Victoria – Income and disability assistance recipients are still not getting the timely service they need when using the Ministry of Social Development and Poverty Reduction’s telephone system, according to the BC Ombudsperson who released a monitoring update today to his 2018 report, Holding Pattern: Call Wait Times for Income and Disability Assistance. The update highlights that between April and October 2019 the ministry met its timeliness targets of 80% of calls answered in 10 minutes or less only one-third of the time.
“I am disheartened that after more than 18 months, as well as a budget increase for the ministry to address this problem, people are still having to wait too long to get through to someone who can help them with issues related to income assistance for shelter and food,” said Ombudsperson Jay Chalke. “People on income assistance are often using other peoples’ phones to call or have very limited incomes to pay for cell service, so timeliness takes on a greater significance,” Chalke said adding the government committed $6 million over three years in the 2018 provincial budget to improve service at the provincial call centre.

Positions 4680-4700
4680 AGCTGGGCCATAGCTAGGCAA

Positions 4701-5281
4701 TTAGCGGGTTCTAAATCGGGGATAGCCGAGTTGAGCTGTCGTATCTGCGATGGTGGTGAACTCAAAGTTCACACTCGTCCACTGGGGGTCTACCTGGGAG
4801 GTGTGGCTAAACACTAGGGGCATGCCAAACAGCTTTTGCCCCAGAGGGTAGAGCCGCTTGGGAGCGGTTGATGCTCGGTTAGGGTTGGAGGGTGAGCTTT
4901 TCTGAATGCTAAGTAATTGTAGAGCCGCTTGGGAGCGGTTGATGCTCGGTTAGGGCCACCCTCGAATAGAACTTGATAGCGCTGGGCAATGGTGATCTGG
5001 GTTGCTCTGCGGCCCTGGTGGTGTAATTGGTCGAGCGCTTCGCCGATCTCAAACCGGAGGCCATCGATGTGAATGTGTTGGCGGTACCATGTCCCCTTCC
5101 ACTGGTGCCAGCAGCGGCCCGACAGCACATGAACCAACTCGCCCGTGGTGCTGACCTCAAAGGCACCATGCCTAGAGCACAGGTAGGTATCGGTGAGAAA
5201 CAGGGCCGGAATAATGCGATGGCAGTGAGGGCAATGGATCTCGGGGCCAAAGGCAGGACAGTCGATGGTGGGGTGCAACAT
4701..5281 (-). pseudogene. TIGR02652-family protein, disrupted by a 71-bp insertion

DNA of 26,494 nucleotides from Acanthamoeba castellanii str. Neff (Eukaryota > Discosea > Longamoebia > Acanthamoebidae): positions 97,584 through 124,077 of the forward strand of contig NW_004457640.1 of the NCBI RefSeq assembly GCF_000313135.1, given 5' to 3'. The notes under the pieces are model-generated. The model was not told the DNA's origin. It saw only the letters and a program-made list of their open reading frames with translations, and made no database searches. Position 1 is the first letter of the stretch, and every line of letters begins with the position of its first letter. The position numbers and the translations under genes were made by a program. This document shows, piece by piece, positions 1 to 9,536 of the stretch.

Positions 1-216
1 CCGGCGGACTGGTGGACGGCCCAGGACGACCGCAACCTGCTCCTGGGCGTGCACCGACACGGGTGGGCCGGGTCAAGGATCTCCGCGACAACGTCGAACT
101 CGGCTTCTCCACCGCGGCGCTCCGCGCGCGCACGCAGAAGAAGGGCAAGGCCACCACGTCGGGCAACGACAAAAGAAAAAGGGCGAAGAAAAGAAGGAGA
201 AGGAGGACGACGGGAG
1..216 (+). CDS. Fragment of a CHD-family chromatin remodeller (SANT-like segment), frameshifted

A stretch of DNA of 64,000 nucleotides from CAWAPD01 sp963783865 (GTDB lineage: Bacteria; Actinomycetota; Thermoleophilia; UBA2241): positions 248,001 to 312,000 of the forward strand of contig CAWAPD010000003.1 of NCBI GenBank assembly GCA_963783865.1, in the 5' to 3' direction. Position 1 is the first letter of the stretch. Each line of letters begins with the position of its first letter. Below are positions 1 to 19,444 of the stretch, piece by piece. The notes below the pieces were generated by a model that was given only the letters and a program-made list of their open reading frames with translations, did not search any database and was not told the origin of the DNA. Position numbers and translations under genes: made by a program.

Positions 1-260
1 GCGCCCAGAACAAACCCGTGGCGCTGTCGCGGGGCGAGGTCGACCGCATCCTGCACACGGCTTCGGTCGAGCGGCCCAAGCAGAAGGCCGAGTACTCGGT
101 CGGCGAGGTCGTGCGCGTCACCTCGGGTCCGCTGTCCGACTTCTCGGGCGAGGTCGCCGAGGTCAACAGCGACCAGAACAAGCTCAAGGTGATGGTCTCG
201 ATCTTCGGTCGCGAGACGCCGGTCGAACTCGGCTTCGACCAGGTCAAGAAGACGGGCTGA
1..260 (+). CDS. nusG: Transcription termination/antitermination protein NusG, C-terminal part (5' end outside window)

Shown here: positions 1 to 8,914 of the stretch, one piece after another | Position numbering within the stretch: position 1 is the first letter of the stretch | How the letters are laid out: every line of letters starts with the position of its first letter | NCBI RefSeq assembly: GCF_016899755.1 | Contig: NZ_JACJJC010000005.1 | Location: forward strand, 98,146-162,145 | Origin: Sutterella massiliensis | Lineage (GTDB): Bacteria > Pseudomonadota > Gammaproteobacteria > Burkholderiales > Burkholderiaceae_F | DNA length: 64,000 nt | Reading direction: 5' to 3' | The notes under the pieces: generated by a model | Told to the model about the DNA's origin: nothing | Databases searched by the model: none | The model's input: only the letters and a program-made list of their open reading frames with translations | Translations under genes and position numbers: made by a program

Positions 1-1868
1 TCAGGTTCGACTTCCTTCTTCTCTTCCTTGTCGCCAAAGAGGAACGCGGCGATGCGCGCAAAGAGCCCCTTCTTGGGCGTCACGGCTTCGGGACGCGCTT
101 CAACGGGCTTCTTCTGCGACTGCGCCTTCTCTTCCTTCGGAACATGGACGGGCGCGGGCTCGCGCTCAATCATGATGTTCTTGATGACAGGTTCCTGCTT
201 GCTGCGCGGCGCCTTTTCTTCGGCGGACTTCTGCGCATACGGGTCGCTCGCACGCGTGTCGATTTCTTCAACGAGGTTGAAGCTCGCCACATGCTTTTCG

In his 2018 investigation, the Ombudsperson found significant problems with the ministry’s telephone system which handles approximately 125,000 calls per month. The report found that call wait times at the ministry’s provincial contact centre were chronically and consistently unreasonably long with some people waiting 1.5 hours to make contact with staff. The report found the call centre was not sufficiently staffed, mitigation strategies created further delays, and there were no timeliness standards in place for in-person service. The report made nine recommendations for improvements, only four of which have been implemented to date. For some of the recommendations containing timeliness targets, the ministry substituted different targets than the Ombudsperson recommended but then failed to meet even its own timelines.
“We have seen some progress by the ministry about transparency including implementation of our recommendation to post the daily average of speed of answer and the daily longest call wait times on the ministry’s website,” said Chalke. “While this is positive, when we look at the numbers, we still see unacceptable wait times. This simply isn’t good enough. The ministry declined to adopt the target we recommended and substituted its own target and even that it couldn’t meet,” said Chalke adding he is also concerned that service standards have still not been put into place for in-person service. The Ombudsperson will continue to monitor these recommendations and will further report on progress.